JOURNAL ARTICLE

The effect of second-line antiestrogen therapy on breast tumor growth after first-line treatment with the aromatase inhibitor letrozole: long-term studies using the intratumoral aromatase postmenopausal breast cancer model

Brian J Long, Danijela Jelovac, Apinya Thiantanawat, Angela M Brodie
Clinical Cancer Research 2002, 8 (7): 2378-88
12114443

PURPOSE: The aromatase inhibitors letrozole and anastrozole have been approvedrecently as first-line treatment options for hormone-dependent advanced breast cancer. Although it is established that a proportion of patients who relapse on first-line tamoxifen therapy show additional responses to aromatase inhibitors, it has not been determined whether tumors that acquire resistance to aromatase inhibitors in the first line remain sensitive to second-line therapy with antiestrogens. The aim of this study was to determine whether aromatase-transfected and hormone-dependent MCF-7Ca human breast cancer cells remain sensitive to antiestrogens after: (a) long-term growth in steroid-depleted medium in vitro; and (b) long-term treatment with the aromatase inhibitor letrozole in vivo.

METHODS: In the first approach, a variant of the MCF-7Ca human breast cancer cell line was selected that had acquired the ability to grow in estrogen-depleted medium after 6-8 months of culture. Steroid-deprived UMB-1Ca cells were analyzed for aromatase activity levels, hormone receptor levels, and sensitivity to estrogens and antiestrogens in vitro and in vivo. In the second approach, established MCF-7Ca breast tumor xenografts were treated with letrozole 10 microg/day for 12 weeks followed by 100 microg/day for 25 weeks until tumors acquired the ability to proliferate in the presence of the drug. Long-term letrozole-treated tumors were then transplanted into new mice, and the effects of antiestrogens and aromatase inhibitors on tumor growth were determined.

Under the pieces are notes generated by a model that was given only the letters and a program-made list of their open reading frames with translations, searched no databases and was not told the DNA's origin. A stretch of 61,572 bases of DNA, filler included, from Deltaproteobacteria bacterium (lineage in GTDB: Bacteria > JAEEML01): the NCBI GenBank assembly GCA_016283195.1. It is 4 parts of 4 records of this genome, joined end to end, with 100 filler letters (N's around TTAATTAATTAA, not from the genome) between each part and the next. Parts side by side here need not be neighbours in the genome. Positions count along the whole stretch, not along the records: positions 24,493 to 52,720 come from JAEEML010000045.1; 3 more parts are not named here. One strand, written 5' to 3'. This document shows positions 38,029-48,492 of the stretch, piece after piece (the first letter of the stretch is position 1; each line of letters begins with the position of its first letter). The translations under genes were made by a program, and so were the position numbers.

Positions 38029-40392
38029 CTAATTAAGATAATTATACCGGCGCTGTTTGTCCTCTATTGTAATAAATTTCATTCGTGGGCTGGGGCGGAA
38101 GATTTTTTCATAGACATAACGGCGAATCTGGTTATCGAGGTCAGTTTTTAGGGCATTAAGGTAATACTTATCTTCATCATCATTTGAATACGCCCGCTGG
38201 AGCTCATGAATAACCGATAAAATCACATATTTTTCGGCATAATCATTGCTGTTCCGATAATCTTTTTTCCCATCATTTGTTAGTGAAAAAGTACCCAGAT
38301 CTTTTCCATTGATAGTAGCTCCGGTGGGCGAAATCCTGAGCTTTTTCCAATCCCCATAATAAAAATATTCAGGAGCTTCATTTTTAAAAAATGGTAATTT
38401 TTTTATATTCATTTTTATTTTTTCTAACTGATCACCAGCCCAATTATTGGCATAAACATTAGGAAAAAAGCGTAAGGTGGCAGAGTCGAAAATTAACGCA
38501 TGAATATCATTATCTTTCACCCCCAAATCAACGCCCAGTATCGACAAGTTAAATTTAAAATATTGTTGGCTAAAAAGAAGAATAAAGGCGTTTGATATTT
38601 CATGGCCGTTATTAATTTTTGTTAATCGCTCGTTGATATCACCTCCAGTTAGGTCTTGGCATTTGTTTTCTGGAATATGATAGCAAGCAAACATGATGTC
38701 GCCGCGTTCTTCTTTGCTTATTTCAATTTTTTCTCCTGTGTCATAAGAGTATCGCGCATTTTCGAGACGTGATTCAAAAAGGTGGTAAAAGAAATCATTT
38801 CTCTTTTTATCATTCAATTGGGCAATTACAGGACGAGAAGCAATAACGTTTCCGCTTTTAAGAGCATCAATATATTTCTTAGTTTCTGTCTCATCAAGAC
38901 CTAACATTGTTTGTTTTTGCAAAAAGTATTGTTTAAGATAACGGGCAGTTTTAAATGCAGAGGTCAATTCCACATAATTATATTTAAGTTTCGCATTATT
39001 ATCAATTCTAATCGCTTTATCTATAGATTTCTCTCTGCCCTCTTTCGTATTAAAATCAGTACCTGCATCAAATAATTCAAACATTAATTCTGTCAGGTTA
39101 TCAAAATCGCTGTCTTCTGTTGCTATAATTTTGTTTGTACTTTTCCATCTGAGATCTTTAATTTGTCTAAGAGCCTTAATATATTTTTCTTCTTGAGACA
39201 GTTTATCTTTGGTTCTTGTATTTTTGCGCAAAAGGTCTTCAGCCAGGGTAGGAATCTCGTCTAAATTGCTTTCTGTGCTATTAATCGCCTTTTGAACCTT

RESULTS: Steroid-deprived UMB-1Ca breast cancer cells continued to express aromatase activity at levels comparable with the parental cell line. However, compared with MCF-7Ca cells, UMB-1Ca cells expressed elevated levels of functionally active estrogen receptor. The growth of UMB-1Ca cells in vitro was inhibited by the antiestrogens tamoxifen and faslodex and tumor growth in vivo was inhibited by tamoxifen. In the second approach, the time for MCF-7Ca tumor xenografts to approximately double in volume after being treated sequentially with the increasing doses of letrozole was thirty-seven weeks. Long-term letrozole-treated tumors continued to express functionally active aromatase. When transplanted into new mice, growth of the long-term letrozole-treated tumors was slowed by tamoxifen and inhibited more effectively by faslodex. Tumor growth was refractory to the aromatase inhibitors anastrozole and formestane but, surprisingly, showed sensitivity to letrozole.

CONCLUSIONS: Steroid-deprived UMB-1Ca human breast cancer cells selected in vitro and long-term letrozole-treated MCF-7Ca breast tumor xenografts remain sensitive to second-line therapy with antiestrogens and, in particular, to faslodex. This finding is associated with increased expression of functionally active estrogen receptor after steroid-deprivation of MCF-7Ca human breast cancer cells in vitro.

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